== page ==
Back in 1998 I was leading a study abroad group to China, Nanjing University to be specific. We had been in the country for only two or three days. I was eating lunch in a small restaurant just off campus when I noticed three of my students enter. They didn’t see me, so I just observed what happened. They entered the restaurant and stood just inside the door. I knew what they were thinking—they were waiting for someone to greet them and show them to a table, just like in an American restaurant. They waited, and waited, and waited some more. I could see they were getting impatient and maybe a bit frustrated. I also observed the two waitresses working in the restaurant. They seemed equally perplexed. One said to the other, “What are they doing just standing there?” The other replied, “I don’t know, maybe waiting for someone.” What my students did not understand is that in small, informal restaurants like this you simply find an empty table without waiting for someone to show you. In other words, there is no host or hostess. They assumed that eating in China was the same as eating in the U.S. These students had pretty good Chinese having studied at the University for 4 to 5 semesters. I knew they had the linguistic capacity to order a meal and do whatever else they needed in a restaurant. But they still didn’t know the “rules” or “codes” involved in eating at a restaurant in China. It’s not as simple as it may seem, even if you know some Chinese.
This experience impressed upon me the importance of cultural knowledge. To get things done in China requires a whole set of knowledge that goes far beyond linguistics. In fact, one could argue pretty persuasively that cultural knowledge will get you farther in China than linguistic knowledge alone. This book is the result of several years of research on how to get things done in China; how to make sense of the Chinese world; how to decode China so it makes sense for a foreigner.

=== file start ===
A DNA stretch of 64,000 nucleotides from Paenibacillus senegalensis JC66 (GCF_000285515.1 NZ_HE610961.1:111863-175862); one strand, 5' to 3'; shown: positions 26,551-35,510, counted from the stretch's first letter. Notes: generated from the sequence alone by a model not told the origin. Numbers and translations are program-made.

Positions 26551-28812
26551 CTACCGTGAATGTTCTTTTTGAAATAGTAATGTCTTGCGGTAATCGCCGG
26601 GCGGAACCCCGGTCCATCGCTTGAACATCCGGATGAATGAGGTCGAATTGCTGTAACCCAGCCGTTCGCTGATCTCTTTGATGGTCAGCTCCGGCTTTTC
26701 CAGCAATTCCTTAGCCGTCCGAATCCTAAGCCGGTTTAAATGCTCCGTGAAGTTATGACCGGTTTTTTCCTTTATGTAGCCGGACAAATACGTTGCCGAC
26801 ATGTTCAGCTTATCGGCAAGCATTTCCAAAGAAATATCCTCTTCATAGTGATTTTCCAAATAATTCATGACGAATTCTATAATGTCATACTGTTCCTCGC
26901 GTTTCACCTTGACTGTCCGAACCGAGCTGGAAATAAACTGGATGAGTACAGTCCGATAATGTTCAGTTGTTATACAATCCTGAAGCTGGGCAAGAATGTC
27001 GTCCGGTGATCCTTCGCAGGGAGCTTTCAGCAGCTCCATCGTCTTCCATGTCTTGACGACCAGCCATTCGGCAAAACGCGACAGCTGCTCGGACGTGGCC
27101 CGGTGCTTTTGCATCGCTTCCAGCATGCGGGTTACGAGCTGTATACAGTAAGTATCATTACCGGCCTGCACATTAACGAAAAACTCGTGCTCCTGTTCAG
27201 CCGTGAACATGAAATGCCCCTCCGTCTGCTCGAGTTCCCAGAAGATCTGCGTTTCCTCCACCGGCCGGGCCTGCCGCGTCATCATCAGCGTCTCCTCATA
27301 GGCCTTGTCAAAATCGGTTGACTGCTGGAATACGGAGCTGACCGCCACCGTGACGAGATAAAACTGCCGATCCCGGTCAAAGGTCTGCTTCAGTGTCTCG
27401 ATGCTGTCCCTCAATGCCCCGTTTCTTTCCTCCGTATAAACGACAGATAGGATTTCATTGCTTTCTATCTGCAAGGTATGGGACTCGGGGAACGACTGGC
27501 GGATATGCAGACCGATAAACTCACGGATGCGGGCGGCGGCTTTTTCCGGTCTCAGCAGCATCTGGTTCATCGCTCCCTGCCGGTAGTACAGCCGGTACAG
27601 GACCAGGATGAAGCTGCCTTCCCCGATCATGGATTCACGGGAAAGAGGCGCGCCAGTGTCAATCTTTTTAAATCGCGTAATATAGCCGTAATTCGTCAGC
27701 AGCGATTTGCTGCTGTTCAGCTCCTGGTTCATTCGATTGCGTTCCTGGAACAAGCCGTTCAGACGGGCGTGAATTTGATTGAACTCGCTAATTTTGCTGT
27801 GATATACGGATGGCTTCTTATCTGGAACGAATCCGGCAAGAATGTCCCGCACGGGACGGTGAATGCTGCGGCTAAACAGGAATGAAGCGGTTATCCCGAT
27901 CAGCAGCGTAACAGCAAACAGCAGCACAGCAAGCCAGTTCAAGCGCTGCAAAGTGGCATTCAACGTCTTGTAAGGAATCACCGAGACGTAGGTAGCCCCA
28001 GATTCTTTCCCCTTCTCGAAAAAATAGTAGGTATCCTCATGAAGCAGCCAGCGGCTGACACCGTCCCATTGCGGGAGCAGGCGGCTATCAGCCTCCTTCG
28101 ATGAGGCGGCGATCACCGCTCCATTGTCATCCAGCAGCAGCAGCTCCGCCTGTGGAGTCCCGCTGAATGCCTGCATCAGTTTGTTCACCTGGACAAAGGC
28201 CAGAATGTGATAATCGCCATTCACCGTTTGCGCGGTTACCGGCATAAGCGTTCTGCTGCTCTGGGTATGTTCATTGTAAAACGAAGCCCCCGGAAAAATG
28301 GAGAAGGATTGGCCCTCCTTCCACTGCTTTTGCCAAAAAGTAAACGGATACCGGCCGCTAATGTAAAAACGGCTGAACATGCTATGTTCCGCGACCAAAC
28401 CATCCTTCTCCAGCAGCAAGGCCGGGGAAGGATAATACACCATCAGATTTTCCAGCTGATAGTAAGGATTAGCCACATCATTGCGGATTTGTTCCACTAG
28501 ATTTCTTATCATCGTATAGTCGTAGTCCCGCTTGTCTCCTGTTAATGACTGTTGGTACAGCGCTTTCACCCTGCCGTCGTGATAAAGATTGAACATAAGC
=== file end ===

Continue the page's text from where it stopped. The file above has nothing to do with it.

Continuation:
With that rather lengthy introduction, I am happy to announce that my book, Decoding China: A Handbook or Traveling, Studying, and Working in Today’s China is now available for pre-order. It is available through Amazon and Barnes and Noble and there are links on the right side of the main page of this blog under Books. It will be available in April.
Who is this book for?
I think this book would be a great benefit to students going to China to study, students doing internships in China, people going to China to live and work, independent travelers in China, and even armchair travelers. It contains all the information I wish I had when I first started traveling to China. I think it will even be valuable for those who have been living in China, even for several years. Basically, this is a book for those that want to go beyond the tourist or typical expat level of understanding. This is a book for those who want to live, work, or study independently among the Chinese. It is for those who want to blend in, not stand out.
Here are just a few topics covered in this book:
Which train should I take? Deciphering the train class numbering system.
Characteristics of hotels in China.
How to make sense of a Chinese menu.
How to buy and make sense of cell phone plans in China.
How to use the Chinese versions of Facebook and Twitter.
How to open a bank account in China.
How to barter like a native.
Self study learning strategies.
How to select a Chines study program.
Making sense of Chinese “face” relations.
The concept of guanxi explained.
What kinds of gifts should you give.
How to deal with culture shock.
Strategies for staying healthy in China.
Send me a message if you have any questions.